SCHALKE 04 v BORUSSIA DORTMUND (17:30)
Die Königsblauen (Royal Blues) of Schalke 04 have caused controversy ahead of this game by significantly raising prices for visiting Borussia Dortmund fans who, in turn, have threatened to boycott the game in large numbers in protest. On the pitch Dortmund are in good form and have won two of their three Bundesliga matches so far in stark contrast to Schalke 04 who have lost all three of their matches and lie rooted to the bottom of the table. The head-to-head record between these two arch-rivals is close with just one Schalke win (27 wins) separating them from Dortmund (26) and it’s the Gelsenkirchen club who have had the better of it in recent times with six wins in the most recent ten league matches, die Schwarzgelben (Yellow and Blacks) from Dortmund last winning in 2007.
FENERBAHÇE v BEŞIKTAŞ (19:00)
OK, so many people would argue that the true Superclásico of Turkish football is the game between Fener and Galatasaray but the statistics show that games involving Beşiktaş are every bit as important as those involving the original Big Two. Beşiktaş go into Sunday’s game three points better off having won three and lost one of their four games thus far in the Süper Lig whilst Fenerbahçe have won two and lost two. In recent years honours have been even in these games with each team winning one each in the last two seasons but the picture overall favours Fener who have won 122 of the 326 matches between them (all competitions) with Beşiktaş just three wins behind.
SPORTING v SL BENFICA (21:15)
Champions Benfica have struggled domestically this season with just one win and three defeats in their first four matches of the new campaign whilst local rivals Sporting lie in sixth place with seven points. The head-to-head record between these arch local rivals – despite FC Porto’s recent dominance this is still regarded as the biggest derby fixture in Portugal – goes in Benfica’s favour with 168 wins in 401 official matches (all competitions) compared to 153 for Sporting. Last season Benfica got four points from the two league derbies whilst Sporting last had the better of this fixture in 2005-06 when they did the ‘double’ over the Águias (Eagles).
Two more important league derbies which take place on Sunday but are not quite of Superclásico status involve the derby of Hamburg between newly-promoted St Pauli and the traditional giants of the city Hamburger SV (kick-off 15:30) whilst across the border in Denmark an important derby in the capital city of Copenhagen sees the defending SAS Superliga champions FC København take on arguably the country’s most famous club Brøndby IF (kick-off 18:00). St Pauli won their opening match of the new Bundesliga campaign away in Freiburg but have lost both their subsequent games whilst HSV hope to jump into second place with a win against their local rivals from the local district of the same name. In Denmark the New Firm take centre stage with Brøndby IF needing a win away from home to stay in touch with their neighbours FC København who come back to domestic action following their 1-0 home win over Russian champions Rubin Kazan in the UEFA Champions League.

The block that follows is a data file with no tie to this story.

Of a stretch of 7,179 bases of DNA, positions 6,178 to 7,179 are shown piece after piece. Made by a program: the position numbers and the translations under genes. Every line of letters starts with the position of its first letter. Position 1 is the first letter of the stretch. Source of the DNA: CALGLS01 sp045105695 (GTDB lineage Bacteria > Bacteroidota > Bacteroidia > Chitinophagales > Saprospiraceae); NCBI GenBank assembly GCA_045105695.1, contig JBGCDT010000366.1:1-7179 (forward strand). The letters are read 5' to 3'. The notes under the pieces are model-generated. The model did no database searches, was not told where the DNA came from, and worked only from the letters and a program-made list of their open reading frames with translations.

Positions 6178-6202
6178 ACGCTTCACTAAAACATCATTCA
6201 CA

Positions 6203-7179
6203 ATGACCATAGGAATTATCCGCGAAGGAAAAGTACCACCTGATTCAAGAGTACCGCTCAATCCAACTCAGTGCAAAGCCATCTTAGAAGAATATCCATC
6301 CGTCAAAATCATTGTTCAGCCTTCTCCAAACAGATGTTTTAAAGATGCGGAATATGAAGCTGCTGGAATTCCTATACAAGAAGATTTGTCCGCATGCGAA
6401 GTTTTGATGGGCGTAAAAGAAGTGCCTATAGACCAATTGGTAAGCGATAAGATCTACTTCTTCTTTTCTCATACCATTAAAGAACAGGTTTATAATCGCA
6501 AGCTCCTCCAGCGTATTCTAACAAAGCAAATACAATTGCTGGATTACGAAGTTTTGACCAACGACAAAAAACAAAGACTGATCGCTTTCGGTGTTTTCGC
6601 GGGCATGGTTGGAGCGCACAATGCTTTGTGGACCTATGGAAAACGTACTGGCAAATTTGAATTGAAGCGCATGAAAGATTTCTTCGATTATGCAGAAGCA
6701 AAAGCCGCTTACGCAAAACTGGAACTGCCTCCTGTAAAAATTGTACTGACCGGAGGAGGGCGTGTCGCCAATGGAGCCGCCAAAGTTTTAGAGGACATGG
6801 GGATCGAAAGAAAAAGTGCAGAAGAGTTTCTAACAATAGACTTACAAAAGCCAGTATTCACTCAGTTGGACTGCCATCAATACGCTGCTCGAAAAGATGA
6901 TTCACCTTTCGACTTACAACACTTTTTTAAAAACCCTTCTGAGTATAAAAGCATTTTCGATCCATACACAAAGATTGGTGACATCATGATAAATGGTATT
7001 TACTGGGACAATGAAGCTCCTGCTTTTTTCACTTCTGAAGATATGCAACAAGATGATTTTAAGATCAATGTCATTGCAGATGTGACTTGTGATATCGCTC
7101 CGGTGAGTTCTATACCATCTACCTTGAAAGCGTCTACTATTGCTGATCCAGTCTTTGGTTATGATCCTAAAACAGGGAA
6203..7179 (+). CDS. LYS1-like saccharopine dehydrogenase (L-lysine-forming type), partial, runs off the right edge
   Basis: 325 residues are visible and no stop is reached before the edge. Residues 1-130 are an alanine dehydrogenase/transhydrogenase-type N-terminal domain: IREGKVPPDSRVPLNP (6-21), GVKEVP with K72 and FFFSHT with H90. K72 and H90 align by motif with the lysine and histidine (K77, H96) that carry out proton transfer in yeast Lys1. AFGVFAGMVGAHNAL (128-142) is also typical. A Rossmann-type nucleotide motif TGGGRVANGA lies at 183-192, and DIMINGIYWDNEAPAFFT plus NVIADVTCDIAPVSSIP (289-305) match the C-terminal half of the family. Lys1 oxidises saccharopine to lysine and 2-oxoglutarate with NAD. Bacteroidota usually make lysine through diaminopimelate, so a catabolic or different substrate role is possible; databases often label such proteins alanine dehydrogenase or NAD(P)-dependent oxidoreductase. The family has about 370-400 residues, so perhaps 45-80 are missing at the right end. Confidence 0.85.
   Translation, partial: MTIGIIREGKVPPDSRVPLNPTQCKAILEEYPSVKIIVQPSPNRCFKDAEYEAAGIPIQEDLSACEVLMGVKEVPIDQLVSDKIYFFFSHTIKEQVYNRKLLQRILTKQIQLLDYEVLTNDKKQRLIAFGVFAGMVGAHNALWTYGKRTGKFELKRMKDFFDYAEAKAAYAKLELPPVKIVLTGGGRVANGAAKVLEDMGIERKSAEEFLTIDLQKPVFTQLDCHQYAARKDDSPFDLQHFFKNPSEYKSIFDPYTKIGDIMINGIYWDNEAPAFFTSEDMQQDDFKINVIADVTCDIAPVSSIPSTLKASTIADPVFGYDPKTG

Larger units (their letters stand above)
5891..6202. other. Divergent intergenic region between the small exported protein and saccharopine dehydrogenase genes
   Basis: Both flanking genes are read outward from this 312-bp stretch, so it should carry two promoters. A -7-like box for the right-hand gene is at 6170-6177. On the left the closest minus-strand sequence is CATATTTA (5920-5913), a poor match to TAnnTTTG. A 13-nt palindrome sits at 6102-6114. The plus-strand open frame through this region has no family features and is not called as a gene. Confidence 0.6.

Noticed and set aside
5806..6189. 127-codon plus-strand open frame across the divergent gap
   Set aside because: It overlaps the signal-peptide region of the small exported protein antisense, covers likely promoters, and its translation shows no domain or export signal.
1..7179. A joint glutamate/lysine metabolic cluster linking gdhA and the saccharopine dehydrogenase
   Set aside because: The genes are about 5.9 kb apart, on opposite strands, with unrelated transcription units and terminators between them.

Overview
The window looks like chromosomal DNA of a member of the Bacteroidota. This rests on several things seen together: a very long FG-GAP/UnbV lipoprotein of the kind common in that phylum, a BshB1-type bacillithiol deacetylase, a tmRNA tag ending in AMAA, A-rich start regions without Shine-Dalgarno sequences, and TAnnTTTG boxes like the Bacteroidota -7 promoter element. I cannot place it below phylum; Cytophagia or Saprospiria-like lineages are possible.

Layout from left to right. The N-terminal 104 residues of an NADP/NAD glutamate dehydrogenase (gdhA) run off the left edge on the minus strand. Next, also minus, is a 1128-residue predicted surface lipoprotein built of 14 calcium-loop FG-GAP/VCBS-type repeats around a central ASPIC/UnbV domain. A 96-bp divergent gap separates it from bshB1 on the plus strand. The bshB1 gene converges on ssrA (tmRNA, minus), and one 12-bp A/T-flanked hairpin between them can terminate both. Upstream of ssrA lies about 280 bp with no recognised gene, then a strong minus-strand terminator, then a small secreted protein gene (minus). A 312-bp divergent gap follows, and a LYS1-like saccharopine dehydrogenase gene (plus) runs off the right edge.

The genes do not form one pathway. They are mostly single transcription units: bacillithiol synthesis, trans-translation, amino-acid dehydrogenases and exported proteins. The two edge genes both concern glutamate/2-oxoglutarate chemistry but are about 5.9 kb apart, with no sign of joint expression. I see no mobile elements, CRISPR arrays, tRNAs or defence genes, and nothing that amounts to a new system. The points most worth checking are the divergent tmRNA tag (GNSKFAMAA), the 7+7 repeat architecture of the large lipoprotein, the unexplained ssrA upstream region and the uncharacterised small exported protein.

No doubt that not a lot of people will know, nor actually care, about what I’m going to write but I shall do it anyway. During the current Bundesliga campaign this season there has been a live game shown every Friday night. FC Bayern v VfL Wolfsburg opened the 2010-11 campaign a little under a month ago and each of the Friday night games to have graced each matchday in the German league has been shown on the sports TV station ESPN in the UK. So why is it that just as my favourite team Eintracht Frankfurt is about to play in its first Friday night match of the season against SC Freiburg has ESPN decided to show live rugby union? Bloody typical!!!
This isn’t the first time that I’ve endured such disappointment amongst the schedules. ESPN’s predecessor as Sky Sports’ chief broadcasting rival, Setanta Sports, also used to show live Friday night German football and they used to make a point of leaving the Eintracht games off the list so long as they could put live rugby or something else supposedly more exciting on in its place. Now, just when I thought that my faith in Friday night sporting TV was restored, ESPN has decided to follow suit in dropping the Friday night game. You may say that I wouldn’t be here slagging off ESPN if they cancelled a game involving any other teams but that would be nonsense. I’ve been following the Bundesliga for a few years now and have come to regard it as preferable to the overblown, over-hyped coverage of England’s Premier League that prevails on Sky Sports. However I just think it’s an amazing coincidence that people in “TV-land” (wherever that is) always seem to drop these games whenever Eintracht Frankfurt are involved. In my opinion all of the teams in the league should be given as much coverage as everybody else, whether it be FC Bayern, Eintracht Frankfurt or whoever.
ESPN: It’s Good To Be Here. Except, of course, when they’re in Frankfurt 😦